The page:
Drone delivery in Japan is a reality, as the government has begun successful testing of delivery to homes in the special de-regularized zone in the city of Chiba.
Drones carrying bottles of wine and cartons of milk traveled between different points in the city. The drones successfully delivered packages in parks, to businesses, and to the roof of a residential building.
The drone delivery system will now be tested for distances, traveling between Tokyo Bay to Chiba – about 10 km ( a little over 6 miles.) The government hopes to improve stable flight technology during rain and wind, and to develop an air traffic control system for drones.
Meanwhile, Japanese companies are lining up to plan and test drone delivery applications. Rakuten, Japan’s e-commerce giant; PC and IT Services provider NEC, and supermarket chain Aeon all have plans to utilize drone delivery. Rakuten’s plans are among the most innovative and well-publicized: the company plans to offer services offering drone delivery of refreshments to golfers along the course. They will begin testing the application in May at a golf course in Chiba. They system would allow golfers to place orders for drinks, refreshments, or new golf balls using a mobile phone; drones dispatched from a center near the clubhouse will deliver the items to the golfer. All of the Japanese companies hope drone delivery will be broadly legalized by the time Tokyo hosts the Olympic Games in 2020.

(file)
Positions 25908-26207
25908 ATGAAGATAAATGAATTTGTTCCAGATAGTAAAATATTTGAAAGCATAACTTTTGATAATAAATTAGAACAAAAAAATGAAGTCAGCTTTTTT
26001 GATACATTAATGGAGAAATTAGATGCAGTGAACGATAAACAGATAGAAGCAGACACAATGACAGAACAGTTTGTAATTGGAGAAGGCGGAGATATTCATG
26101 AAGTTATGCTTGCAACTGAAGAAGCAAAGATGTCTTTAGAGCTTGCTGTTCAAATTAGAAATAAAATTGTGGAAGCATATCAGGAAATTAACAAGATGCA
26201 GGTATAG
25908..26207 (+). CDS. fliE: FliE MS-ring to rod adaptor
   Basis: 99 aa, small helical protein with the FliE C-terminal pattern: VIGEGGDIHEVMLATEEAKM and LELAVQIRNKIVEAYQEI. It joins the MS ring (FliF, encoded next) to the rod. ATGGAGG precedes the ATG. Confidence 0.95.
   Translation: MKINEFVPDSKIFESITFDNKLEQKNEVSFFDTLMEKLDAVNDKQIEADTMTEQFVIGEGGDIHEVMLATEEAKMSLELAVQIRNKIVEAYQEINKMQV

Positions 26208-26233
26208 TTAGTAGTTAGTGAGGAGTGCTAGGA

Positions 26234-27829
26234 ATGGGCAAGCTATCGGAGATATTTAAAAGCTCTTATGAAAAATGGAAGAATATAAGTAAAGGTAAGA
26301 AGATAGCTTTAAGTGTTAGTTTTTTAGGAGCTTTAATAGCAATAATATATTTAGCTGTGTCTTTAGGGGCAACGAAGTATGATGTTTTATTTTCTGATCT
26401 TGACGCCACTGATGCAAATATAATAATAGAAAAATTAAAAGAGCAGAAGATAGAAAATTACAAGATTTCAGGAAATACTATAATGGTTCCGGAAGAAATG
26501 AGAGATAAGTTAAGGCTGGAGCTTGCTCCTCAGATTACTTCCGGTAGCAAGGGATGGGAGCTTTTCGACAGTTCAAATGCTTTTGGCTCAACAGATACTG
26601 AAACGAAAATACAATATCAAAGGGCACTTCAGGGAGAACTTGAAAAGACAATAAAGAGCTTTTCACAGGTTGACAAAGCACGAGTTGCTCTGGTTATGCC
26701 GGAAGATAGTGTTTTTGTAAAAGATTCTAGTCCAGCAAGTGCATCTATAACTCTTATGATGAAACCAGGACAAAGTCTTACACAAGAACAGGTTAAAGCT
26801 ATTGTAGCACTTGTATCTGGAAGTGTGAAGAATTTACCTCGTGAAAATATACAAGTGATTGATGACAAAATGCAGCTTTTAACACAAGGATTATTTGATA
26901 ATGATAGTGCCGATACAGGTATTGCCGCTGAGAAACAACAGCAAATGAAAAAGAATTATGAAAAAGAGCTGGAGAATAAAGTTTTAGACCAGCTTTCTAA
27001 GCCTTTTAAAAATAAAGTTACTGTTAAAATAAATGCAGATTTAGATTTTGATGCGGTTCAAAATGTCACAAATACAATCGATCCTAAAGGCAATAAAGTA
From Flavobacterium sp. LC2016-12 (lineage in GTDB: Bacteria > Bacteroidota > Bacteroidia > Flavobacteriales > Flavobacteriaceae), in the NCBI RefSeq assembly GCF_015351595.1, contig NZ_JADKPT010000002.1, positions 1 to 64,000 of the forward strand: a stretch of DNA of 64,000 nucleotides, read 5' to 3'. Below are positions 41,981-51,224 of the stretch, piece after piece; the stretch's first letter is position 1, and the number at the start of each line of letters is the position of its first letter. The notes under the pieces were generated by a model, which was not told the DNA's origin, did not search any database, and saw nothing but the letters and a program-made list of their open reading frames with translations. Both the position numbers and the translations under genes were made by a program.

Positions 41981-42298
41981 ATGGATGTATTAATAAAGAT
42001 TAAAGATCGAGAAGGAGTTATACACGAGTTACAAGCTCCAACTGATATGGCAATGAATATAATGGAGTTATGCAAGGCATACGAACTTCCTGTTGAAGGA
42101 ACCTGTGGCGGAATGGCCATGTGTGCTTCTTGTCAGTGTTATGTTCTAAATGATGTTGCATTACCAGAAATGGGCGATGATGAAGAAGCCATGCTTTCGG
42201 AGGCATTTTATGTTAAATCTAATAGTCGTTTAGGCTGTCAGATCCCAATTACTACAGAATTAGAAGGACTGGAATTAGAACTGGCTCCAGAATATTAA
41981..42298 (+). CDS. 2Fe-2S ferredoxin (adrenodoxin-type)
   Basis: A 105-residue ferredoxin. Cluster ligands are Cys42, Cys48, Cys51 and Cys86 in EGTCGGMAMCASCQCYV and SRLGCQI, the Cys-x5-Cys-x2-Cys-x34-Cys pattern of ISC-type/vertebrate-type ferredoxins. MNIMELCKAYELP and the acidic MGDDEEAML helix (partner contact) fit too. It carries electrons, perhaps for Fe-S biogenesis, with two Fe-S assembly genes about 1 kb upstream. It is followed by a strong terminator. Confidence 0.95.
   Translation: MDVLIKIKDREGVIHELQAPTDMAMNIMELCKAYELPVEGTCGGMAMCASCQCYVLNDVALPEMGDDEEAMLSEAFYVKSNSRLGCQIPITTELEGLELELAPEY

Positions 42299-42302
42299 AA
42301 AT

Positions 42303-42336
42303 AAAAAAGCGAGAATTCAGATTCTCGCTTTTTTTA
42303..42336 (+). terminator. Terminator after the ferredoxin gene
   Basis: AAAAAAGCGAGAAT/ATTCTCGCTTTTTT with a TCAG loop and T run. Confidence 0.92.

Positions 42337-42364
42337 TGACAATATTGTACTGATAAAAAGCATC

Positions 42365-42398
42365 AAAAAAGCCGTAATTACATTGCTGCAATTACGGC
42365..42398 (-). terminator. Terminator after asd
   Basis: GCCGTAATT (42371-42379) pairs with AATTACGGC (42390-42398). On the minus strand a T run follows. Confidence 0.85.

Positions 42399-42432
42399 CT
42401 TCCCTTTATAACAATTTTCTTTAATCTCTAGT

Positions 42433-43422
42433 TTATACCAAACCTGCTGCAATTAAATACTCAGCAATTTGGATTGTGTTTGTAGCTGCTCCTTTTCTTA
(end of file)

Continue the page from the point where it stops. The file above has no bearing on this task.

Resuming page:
Current drone laws in Japan, implemented after a drone carrying a small quantity of radioactive material landed on the roof of Prime Minister Shinzo Abe’s office in Tokyo, prohibit drones from flying over people or around airports or other important buildings. However, the Japanese government has been active in trying to ensure that the commercial drone industry was supported by designated special “deregulation zones” – like the city of Chiba – for testing drone technology. The government also plans to implement drone delivery to deliver medicines to remote areas of Japan by 2018; that plan would also require new laws to allow drone flight over crowded areas and the implementation of air traffic control for drones.
Miriam McNabb is the Editor-in-Chief of DRONELIFE and CEO of JobForDrones, a professional drone services marketplace, and a fascinated observer of the emerging drone industry and the regulatory environment for drones. Miriam has a degree from the University of Chicago and over 20 years of experience in high tech sales and marketing for new technologies.
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